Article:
“Most pilots are weatherwise, but some are otherwise.”

Scott Dennstaedt
Weather Systems Engineer
Co-founder, WeatherSpork

Thunderstorms a threat? Use WeatherSpork to plan your departure, Part 1

It’s that time of the year again.  Snow is finally beginning to melt in the northern tier of states and temps in the deep south are topping 90 degrees on a regular basis.  Moreover, G-AIRMETs for for airframe ice begin to morph into convective SIGMETs.  WeatherSpork is your best tool to find that perfect time to depart…or that perfect time to head to your comfy chair, put your feet up, relax and get caught up in a good novel.  Here’s a 30 minute video that will show you some of the advantages of using WeatherSpork to plan your departure when thunderstorms are in the forecast.  Enjoy!

“Most pilots are weatherwise, but some are otherwise.”

Scott Dennstaedt
Weather Systems Engineer
Co-founder, WeatherSpork

A shortcut from the Route Profile to Airports view

In WeatherSpork we will be adding a number of shortcuts to cut down on the number of clicks or taps needed to navigate to other important guidance within the app.  Here’s a video that demonstrates one such shortcut to get to the Airports view for a specific station identified as a fly-by airport in the Route Profile view.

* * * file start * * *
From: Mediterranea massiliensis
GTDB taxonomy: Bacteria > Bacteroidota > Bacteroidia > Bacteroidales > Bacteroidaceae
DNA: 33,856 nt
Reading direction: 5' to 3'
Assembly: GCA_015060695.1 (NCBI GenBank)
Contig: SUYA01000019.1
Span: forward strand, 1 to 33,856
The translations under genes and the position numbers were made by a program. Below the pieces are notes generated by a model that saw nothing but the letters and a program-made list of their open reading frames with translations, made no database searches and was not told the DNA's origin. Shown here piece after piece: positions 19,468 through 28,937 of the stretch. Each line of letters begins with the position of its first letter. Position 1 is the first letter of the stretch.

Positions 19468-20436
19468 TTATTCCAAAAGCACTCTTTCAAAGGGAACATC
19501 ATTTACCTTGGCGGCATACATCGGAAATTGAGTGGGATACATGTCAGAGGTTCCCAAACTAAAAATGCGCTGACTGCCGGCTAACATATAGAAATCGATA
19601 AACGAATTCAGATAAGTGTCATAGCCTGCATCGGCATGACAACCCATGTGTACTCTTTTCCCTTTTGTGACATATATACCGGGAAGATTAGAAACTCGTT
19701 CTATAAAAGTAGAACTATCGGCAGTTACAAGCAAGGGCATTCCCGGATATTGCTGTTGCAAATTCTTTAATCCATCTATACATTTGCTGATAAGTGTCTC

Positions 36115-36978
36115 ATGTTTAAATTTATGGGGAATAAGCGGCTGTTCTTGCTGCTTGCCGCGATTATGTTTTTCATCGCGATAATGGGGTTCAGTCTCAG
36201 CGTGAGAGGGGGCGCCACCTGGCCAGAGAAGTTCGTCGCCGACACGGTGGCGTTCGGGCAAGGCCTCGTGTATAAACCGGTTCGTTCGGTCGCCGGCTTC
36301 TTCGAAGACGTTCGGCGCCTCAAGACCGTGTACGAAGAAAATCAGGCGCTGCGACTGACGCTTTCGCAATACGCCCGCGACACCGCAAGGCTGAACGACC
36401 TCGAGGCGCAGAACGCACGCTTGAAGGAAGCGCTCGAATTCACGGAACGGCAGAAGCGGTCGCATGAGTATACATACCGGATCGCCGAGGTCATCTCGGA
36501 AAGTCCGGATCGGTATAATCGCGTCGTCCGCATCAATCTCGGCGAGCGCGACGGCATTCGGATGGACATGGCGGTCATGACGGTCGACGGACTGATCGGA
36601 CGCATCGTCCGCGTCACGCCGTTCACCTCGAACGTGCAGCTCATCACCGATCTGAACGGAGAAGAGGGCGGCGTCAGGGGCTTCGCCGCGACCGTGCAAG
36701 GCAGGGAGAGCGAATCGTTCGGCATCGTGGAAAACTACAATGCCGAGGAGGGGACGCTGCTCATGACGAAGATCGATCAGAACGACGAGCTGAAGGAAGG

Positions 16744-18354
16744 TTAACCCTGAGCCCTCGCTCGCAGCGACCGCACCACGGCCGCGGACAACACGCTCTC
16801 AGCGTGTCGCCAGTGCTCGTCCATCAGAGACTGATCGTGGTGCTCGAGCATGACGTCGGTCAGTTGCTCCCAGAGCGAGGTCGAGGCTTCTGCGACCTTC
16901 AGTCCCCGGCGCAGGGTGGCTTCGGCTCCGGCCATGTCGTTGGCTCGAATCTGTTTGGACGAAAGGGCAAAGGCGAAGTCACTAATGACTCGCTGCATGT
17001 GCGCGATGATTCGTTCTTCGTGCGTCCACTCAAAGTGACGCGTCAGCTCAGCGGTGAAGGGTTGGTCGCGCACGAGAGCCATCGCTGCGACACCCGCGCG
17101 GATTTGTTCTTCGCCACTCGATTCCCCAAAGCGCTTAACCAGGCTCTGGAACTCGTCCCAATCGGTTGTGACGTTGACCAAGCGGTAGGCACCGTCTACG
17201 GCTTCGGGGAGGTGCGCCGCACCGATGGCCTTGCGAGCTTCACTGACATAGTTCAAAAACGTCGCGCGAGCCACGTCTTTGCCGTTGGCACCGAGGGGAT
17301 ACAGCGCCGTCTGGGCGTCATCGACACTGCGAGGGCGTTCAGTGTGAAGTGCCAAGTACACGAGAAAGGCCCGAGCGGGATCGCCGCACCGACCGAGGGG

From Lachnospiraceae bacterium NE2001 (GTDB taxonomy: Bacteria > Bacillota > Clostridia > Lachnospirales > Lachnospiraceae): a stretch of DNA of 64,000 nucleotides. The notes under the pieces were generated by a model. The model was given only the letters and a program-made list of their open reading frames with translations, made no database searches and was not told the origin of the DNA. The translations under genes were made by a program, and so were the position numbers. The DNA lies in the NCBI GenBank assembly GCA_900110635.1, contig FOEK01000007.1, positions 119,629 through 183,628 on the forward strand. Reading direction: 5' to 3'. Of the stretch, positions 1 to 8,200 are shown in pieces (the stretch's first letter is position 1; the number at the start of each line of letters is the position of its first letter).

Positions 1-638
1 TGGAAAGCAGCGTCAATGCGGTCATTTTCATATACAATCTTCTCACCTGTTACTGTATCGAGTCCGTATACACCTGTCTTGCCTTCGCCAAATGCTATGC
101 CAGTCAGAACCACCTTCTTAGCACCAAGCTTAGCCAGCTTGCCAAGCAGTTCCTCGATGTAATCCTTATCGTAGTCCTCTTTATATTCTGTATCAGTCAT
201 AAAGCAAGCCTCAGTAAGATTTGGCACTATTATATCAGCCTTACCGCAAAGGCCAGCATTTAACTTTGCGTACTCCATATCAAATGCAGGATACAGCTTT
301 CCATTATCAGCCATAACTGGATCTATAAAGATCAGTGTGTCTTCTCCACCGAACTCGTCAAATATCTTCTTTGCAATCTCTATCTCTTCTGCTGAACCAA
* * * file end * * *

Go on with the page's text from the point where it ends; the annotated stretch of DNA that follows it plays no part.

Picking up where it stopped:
“Most pilots are weatherwise, but some are otherwise.”

Scott Dennstaedt
Weather Systems Engineer
Co-founder, WeatherSpork

Using WeatherSpork to brief a flight with a departure tomorrow

Let’s say you are planning to make a flight sometime tomorrow morning from Savannah, Georgia to Atlantic City, New Jersey. What will the weather be along that proposed route?  What’s the best time to depart?  And what might be the best altitude to avoid flying into adverse weather?  Can I fly this VFR or will it require an IFR clearance?  This video will demonstrate how to use just a few of the many rich features found in WeatherSpork that makes answering these kinds of questions quite easy.

“Most pilots are weatherwise, but some are otherwise.”

Scott Dennstaedt
Weather Systems Engineer
Co-founder, WeatherSpork